“We will continue to moderate our marketing in the time period when … the demand we are trying to fulfill is there and there’s some products that are still out of stock,” he said. “So it doesn’t make sense to always do marketing, especially variable marketing in those situations.”

When asked if everything will go to go back to normal in the second quarter, Dave Fildes, director of investor relations, said it’s an odd quarter because generally the biggest uncertainty Amazon has is customer demand, but now it’s more about the ability to service that demand.

“Usually the things you can count on, the cost structure, the ability to get products … your capacity for shipping and delivering, those are usually things that you can take for granted, and in this quarter, you can’t,” he said. “That’s really where the uncertainty is driven.”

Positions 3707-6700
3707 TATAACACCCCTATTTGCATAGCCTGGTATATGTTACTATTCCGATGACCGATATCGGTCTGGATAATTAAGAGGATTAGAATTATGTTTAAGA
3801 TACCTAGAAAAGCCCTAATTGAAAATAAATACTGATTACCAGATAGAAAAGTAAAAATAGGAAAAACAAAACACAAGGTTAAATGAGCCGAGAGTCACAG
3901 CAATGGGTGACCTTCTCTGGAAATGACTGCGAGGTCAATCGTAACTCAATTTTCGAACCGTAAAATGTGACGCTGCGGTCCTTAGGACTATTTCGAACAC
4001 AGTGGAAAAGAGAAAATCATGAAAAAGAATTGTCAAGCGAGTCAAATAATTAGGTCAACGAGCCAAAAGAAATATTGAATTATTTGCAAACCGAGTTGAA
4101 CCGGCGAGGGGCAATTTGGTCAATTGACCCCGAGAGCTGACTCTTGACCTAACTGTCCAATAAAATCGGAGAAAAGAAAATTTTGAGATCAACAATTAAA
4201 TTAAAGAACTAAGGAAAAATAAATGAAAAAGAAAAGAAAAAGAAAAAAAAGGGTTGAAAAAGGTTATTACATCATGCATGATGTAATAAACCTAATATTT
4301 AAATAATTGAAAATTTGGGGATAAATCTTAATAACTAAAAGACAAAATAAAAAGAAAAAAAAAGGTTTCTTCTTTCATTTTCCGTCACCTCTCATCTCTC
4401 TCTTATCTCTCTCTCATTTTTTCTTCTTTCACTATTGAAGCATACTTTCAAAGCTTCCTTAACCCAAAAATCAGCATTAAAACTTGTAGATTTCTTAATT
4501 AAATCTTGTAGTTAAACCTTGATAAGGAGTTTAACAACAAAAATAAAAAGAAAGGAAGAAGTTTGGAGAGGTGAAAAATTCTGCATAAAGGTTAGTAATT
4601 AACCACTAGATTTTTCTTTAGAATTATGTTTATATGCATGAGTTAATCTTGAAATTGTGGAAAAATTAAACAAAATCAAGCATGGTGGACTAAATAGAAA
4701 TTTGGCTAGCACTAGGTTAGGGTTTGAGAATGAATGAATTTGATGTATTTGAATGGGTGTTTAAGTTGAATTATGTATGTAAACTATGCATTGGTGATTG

Third-party sellers are shipping orders themselves.

As Amazon works out its supply and logistics challenges, third-party sellers are turning to direct shipments to customers, a practice known as its Merchant Fulfilled Network (MFN). That also means there’s been a drop in orders in Amazon’s Fulfilled by Amazon (FBA) program in which sellers ship inventory to Amazon’s warehouses.

“MFN is picking up a lot of the opportunity and sellers are taking that opportunity to ship direct because then it doesn’t have to come into our warehouse obviously,” Olsavsky said. “We’re trying to minimize the impact on FBA sellers as we open up our warehouses as well.”

Unlike the holiday season and Prime Day, for which Amazon “generally [spends] months ramping up,” with suppliers and sellers, Olsavsky noted, “The Covid crisis allowed for no such preparation.”

The spike in demand for household staples and essentials and drop in demand for discretionary products “created major challenges in our operations network,” Olsavsky said.